I was talking recently with the CEO of the new community bank in my town and asked him how things were going.

"We have five other banks and thrifts within two blocks of us," he sighed, "and a new one is opening up this spring."

He didn't have to say more.

Getting people to change banks is a major job. They have to get new checks printed, transfer automatic bill payment and payroll deposits, give up relationships that have been developed over years, and generally change their routine.

Many bankers think the only way to grow is to attract businesses and people moving into town. But this is a slow and uncertain process. Others try to befriend people the established banks have insulted or otherwise alienated through policy changes, fee increases, and the like.

I was thinking about the CEO's predicament and came up with a Top 10 list of ways banks like his can build business amid heavy competition. I do not list them in order of importance, since each bank may find that some are more useful in their community than others.

Start a gift campaign. You can do this both with new accounts and with customers adding to established ones. It should be a valuable gift - a free safe deposit box for a year, for instance - but you should stipulate stiff penalties to discourage those who would open an account just for the gift and promptly close it.

Offer to buy account switchers' unused checks. A good ratio would be three to one - three of yours for one of the old bank's. A big reason people won't switch banks is their unwillingness to throw out blank checks they have paid for.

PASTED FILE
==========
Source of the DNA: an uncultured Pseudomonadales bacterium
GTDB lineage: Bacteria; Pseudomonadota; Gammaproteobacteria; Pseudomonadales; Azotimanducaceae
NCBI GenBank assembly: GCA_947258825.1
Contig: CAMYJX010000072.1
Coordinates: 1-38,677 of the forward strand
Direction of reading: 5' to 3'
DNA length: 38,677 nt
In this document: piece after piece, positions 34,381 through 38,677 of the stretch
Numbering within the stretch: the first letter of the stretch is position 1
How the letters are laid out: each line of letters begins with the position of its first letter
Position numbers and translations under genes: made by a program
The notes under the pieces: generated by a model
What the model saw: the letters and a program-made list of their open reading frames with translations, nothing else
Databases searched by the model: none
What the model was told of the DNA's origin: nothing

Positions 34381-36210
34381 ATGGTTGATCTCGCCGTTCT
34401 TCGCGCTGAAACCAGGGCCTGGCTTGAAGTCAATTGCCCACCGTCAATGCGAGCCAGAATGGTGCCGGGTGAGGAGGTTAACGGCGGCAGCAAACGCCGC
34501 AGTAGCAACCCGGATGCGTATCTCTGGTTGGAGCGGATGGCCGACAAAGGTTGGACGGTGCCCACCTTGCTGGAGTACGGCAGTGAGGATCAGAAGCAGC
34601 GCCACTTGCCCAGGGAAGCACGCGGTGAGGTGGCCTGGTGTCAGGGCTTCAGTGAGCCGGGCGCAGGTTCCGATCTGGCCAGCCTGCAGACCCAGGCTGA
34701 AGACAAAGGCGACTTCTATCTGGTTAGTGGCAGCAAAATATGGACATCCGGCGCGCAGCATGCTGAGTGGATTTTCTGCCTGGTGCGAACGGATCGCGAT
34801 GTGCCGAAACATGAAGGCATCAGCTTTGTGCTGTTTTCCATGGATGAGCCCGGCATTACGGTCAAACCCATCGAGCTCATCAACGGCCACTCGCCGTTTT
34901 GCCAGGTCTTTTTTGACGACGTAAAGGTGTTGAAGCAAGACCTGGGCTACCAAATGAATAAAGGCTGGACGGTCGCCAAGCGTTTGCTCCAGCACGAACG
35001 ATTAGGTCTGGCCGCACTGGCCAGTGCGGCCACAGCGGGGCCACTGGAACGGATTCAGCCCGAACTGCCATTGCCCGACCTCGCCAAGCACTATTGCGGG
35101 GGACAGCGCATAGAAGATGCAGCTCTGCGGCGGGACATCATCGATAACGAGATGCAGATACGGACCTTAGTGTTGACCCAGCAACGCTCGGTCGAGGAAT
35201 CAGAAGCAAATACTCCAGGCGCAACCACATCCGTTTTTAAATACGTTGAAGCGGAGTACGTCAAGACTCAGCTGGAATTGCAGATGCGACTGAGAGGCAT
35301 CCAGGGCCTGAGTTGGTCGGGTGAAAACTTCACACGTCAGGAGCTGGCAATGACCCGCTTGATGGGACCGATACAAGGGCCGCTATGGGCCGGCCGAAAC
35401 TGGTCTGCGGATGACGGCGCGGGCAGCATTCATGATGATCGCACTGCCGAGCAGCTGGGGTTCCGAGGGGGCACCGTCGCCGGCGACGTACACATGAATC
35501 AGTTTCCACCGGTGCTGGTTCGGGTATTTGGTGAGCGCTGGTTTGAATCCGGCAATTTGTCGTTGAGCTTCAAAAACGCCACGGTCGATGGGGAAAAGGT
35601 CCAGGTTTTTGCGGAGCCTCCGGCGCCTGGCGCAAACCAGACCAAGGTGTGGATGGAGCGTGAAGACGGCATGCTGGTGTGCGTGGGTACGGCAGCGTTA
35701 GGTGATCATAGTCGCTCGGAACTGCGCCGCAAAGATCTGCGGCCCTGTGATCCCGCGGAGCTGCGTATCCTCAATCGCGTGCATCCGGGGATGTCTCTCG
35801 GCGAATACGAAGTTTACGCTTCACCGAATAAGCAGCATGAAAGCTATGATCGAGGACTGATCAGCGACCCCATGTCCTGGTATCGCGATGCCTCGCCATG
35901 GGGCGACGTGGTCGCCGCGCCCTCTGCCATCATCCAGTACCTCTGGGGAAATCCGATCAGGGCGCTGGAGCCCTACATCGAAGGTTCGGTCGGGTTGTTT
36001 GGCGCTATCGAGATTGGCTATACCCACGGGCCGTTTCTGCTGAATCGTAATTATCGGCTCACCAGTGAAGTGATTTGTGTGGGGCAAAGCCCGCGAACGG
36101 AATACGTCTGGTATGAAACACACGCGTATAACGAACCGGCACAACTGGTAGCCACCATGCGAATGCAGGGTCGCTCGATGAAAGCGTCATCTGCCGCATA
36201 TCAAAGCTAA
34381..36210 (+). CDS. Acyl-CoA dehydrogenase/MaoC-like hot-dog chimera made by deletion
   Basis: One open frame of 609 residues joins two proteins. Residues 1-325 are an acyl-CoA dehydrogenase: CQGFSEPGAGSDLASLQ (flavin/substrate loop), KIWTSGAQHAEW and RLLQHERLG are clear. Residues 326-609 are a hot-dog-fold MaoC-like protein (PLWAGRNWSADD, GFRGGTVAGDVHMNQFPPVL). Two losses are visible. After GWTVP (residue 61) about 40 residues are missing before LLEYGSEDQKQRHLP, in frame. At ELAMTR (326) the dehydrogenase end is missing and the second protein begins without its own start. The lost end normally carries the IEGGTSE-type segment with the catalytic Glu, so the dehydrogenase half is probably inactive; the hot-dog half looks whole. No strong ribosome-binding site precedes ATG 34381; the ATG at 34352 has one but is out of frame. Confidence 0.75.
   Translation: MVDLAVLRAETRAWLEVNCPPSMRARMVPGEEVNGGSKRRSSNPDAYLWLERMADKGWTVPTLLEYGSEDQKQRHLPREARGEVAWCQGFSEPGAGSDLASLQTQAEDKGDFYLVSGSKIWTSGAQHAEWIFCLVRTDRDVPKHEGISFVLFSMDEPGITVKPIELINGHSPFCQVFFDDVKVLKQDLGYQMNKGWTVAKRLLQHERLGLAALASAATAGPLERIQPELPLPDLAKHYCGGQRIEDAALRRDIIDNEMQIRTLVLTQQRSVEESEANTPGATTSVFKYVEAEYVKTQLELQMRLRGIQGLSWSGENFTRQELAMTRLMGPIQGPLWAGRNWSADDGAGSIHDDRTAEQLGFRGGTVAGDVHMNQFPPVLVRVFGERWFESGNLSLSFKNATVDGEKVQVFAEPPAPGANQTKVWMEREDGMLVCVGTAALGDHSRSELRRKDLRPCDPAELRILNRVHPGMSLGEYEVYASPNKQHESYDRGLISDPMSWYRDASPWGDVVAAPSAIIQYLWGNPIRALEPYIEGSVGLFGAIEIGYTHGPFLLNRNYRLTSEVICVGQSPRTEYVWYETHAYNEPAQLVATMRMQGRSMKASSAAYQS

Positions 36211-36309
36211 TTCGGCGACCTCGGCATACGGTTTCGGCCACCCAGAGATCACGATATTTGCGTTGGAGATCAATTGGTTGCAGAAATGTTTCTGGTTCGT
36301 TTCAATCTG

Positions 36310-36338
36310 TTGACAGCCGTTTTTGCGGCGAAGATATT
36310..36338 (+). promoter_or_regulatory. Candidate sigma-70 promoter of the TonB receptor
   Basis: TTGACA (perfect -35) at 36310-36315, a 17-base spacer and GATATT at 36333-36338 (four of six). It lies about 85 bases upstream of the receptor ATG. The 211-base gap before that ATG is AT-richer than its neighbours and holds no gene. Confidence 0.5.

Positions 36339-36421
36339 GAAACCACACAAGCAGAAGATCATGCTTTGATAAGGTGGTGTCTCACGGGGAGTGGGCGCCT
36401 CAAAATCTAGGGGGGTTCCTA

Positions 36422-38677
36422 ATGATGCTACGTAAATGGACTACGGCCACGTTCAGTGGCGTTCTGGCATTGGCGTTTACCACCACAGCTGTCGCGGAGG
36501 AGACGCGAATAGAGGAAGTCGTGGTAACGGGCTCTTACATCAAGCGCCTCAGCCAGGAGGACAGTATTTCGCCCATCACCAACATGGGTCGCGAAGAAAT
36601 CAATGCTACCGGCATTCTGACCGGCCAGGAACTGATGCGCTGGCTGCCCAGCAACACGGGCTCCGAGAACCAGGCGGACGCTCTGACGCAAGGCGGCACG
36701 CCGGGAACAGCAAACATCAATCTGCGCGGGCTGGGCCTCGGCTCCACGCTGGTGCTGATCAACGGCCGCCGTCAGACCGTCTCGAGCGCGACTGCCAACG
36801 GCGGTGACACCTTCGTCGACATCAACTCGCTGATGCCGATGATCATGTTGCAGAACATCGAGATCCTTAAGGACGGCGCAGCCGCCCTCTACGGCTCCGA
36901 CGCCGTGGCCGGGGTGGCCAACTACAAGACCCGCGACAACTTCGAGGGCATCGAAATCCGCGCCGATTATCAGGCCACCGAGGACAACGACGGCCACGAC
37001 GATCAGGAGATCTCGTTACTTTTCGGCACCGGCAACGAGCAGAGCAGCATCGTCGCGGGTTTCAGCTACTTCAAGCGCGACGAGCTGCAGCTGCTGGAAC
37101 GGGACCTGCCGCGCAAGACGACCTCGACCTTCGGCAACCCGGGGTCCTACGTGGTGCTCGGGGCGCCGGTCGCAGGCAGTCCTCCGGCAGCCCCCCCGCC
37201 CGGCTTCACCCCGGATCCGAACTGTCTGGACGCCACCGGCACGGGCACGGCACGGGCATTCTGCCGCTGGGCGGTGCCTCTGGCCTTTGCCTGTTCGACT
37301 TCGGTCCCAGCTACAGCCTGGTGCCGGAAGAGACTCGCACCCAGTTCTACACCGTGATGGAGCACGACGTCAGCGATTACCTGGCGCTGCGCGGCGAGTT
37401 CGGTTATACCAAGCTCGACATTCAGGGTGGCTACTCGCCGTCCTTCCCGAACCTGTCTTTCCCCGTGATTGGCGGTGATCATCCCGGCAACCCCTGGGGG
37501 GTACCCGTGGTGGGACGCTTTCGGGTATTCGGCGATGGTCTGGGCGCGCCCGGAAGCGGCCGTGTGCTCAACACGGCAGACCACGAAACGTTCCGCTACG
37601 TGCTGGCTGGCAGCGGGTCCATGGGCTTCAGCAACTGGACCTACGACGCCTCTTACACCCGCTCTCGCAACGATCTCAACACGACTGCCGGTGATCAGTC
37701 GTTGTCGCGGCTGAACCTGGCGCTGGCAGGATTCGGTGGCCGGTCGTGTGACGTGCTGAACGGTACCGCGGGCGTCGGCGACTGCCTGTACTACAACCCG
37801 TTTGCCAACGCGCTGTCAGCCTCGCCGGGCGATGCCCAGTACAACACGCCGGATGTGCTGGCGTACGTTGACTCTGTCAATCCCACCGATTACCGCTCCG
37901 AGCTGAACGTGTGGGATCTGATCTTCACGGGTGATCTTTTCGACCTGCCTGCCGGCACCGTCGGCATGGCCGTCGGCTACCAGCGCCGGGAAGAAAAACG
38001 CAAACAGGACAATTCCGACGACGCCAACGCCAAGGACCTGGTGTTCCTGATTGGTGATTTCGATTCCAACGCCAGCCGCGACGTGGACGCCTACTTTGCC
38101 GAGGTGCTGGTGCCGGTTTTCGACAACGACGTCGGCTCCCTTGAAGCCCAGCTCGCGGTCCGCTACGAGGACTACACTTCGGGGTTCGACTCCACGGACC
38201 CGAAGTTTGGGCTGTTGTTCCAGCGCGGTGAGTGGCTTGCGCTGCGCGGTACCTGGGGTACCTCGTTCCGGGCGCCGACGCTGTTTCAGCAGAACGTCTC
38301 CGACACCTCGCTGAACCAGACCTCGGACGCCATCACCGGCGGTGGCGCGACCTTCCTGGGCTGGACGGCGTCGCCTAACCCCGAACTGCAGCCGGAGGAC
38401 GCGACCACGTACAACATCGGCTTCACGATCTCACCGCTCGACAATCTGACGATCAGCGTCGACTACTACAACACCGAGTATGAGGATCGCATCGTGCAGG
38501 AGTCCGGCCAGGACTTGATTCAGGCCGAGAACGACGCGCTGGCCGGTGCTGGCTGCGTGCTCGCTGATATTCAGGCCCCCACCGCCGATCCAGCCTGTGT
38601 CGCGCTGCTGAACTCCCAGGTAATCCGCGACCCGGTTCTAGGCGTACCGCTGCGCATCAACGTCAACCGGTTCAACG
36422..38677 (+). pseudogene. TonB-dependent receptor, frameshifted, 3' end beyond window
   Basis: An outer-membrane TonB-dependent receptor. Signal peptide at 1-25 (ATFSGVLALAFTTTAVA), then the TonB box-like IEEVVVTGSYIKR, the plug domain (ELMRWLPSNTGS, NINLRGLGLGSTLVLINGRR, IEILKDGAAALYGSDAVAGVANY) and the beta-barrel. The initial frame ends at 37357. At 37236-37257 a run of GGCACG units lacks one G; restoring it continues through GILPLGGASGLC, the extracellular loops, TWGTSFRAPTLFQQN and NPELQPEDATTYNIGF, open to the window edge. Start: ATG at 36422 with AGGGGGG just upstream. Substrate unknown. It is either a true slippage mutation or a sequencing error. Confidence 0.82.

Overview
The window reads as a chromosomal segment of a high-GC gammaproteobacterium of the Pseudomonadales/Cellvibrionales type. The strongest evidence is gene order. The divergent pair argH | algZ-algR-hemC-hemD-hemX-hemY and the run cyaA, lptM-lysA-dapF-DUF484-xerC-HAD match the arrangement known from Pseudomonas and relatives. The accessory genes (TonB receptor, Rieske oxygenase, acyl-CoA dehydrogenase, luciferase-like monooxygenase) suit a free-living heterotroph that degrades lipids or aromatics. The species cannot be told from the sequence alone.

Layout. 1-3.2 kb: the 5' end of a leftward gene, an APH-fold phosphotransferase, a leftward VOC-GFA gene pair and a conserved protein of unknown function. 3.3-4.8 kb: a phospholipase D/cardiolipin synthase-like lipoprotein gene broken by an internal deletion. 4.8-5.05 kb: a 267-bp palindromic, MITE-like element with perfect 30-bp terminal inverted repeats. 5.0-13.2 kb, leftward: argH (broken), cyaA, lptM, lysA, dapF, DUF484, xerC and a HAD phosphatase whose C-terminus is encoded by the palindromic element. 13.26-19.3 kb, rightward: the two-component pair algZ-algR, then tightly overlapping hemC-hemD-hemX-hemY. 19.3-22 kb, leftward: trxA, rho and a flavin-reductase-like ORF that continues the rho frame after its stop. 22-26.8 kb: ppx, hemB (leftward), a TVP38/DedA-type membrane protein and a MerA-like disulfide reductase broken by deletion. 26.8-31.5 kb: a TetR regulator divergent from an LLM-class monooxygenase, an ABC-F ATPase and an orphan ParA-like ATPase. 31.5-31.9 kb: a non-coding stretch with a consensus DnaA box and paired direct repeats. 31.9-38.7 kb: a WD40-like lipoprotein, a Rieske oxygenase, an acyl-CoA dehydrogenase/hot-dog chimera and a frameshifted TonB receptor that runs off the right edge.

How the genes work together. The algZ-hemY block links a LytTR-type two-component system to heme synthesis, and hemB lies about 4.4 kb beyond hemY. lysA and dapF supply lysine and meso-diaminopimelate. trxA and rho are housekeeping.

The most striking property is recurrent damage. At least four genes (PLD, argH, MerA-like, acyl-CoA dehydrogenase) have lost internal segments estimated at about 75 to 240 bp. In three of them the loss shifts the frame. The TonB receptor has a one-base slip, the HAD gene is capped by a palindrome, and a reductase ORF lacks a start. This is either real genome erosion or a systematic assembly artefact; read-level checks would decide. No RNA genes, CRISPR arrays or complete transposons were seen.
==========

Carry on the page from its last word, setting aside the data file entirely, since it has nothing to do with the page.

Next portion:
Establish unique operating hours. Stay open in the evening, or open early, for example.

Hire contact people from other banks who have a big following. Customers may be so fond of someone that they would move their accounts to continue doing business with them.

Try to be the first to greet new arrivals. You can do this by checking local newspapers, official records, and real estate agencies.

Set up promotion programs. Give staff members - especially directors - weekend trips and other rewards for meeting new-business goals.

Visit, visit, visit. Some bankers will go to retail businesses in person on the coldest, nastiest day of the year to show these would-be customers how serious they are about doing business with them.

Ask and listen. As new customers come in, find out what specifically made them leave their former banks. If you find a pattern, you can capitalize by promoting your bank's antidote.

Start an event. Something like a weekly or monthly award to the best student in each local school, or a dinner to honor students with special achievements, can do a lot more good for a lot less money than traditional advertising can.

Be there. It pleases potential and established customers to see top bank people in the lobby ready to talk with them and serve them.

You will notice I have not included low rates on loans or no-fee banking in this list. The reason is simple: Business generated by being the low-cost bidder can quickly leave when someone comes along with even lower rates. The same holds true for promotional service rates.

Maybe some of these things will work for you. Maybe some or all won't. But you should at least consider them. Trying something new is better than doing nothing but bemoaning the fact that there are so many banks around. Mr. Nadler, an American Banker contributing editor, is professor of finance at Rutgers University Graduate School of Management.

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